After a few years of outreach work, what new skills have the outreach professionals learned? At NCSY, the most capable develop valuable fundraising skills, some learn marketing techniques, and others grow in Torah scholarship, but too many remain exactly at the same point professionally as they were when they started. A career in outreach should be attractive to the most creative, passionate and innovative of our community’s young people – and it can be. But the kiruv community must affirmatively and deliberately introduce a career path that deems the option to be attractive and inviting.

Many outreach jobs, and particularly those dealing with high school students and collegiates, are appropriate to someone in their twenties, thirties and sometimes forties. But rare is the sixty-five year old who can gracefully dance on a table at a shabbaton, or engage a smoke-filled frat group on a Saturday night. In order to attract those who could be superstars at earlier career stages, they must be convinced that their initial job description will be followed by opportunities in other roles when they are ready to move on. Invariably, this will require investing in continuing education programs.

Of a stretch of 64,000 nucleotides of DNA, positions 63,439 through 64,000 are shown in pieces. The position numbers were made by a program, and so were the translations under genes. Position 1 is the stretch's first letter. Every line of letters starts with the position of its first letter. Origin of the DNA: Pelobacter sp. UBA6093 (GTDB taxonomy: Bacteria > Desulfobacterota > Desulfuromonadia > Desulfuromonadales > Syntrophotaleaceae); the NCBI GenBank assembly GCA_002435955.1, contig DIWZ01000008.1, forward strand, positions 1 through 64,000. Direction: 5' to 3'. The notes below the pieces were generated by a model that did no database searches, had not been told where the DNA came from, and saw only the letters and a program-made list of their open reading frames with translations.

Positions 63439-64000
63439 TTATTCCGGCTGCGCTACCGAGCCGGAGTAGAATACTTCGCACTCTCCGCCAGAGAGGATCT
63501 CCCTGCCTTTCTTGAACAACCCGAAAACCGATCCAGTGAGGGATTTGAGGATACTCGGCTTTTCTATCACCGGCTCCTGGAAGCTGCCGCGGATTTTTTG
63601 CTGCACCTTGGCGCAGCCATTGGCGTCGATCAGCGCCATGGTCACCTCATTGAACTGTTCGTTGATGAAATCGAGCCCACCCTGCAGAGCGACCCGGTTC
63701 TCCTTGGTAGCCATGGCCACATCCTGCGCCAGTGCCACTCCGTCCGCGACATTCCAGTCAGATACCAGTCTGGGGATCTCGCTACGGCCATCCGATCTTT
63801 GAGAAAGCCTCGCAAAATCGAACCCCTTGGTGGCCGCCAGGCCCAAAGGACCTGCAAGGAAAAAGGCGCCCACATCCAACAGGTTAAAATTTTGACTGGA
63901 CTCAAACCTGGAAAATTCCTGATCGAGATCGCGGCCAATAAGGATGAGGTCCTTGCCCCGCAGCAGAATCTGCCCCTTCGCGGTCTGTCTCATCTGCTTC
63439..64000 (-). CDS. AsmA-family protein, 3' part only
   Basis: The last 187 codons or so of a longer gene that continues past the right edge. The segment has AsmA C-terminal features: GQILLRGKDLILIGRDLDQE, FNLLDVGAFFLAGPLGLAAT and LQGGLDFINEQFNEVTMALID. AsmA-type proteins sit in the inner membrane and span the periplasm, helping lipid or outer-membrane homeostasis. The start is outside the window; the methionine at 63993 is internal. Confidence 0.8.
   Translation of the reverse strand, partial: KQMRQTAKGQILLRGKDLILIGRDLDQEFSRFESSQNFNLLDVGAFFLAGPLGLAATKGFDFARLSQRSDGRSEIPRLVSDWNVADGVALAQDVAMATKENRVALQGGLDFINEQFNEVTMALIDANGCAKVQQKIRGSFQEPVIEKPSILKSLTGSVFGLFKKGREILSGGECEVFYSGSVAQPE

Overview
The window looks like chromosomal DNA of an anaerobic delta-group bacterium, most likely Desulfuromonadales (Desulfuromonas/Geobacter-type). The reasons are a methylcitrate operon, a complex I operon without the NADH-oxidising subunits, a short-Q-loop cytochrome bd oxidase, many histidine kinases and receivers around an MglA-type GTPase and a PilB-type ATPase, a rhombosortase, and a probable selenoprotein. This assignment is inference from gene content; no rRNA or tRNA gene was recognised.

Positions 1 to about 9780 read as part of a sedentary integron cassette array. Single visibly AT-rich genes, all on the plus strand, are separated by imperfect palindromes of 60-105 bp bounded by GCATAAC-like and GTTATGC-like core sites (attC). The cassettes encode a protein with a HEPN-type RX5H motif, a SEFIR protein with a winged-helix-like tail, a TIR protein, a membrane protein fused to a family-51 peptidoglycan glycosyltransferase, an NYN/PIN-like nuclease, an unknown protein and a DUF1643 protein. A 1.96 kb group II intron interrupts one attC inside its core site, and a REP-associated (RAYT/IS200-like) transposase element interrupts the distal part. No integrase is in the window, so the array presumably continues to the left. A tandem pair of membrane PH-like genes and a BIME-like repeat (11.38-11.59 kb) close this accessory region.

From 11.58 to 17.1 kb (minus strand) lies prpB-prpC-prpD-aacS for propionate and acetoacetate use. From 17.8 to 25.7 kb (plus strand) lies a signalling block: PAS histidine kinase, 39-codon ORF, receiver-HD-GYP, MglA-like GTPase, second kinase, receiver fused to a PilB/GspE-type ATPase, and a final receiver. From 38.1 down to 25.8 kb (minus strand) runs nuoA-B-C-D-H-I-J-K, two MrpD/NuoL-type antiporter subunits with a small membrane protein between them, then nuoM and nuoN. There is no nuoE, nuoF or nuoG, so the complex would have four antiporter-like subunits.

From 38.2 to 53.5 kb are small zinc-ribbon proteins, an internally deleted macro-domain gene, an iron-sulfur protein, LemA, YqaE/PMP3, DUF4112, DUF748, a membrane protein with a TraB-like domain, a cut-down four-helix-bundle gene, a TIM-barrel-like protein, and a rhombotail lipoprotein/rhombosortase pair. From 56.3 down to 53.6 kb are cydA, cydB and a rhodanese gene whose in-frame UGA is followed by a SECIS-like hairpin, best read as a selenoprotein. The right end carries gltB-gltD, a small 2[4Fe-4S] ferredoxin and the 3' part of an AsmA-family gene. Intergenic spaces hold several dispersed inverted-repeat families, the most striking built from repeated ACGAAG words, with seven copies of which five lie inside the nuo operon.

If we hope to create substantive baalei teshuva, we first need to commit ourselves to more substantive outreach professionals. A broad effort to service those in the field of outreach could potential result in a new generation of educators, fundraisers, and marketing gurus who would be able to present the relevancy of Torah, not only to those unaffiliated, but within our community as well.

Instead, too often, outreach professionals are cast aside once they are perceived as “too old” to relate to the overwhelmingly youthful constituents within outreach movements. Aside from breeding a regrettable amount of ill-will among outreach professionals, the movement is ignoring what could potentially be a fantastic long term investment for the Jewish community. A career in outreach is not for everybody, but we need to provide more development opportunities so it can transform the people it attracts into “somebody’s.”

“Where are all of the baalei teshuva? Have you ever saw one?” – Kiruv video

Concluding Thoughts on the Present and Future of Jewish Outreach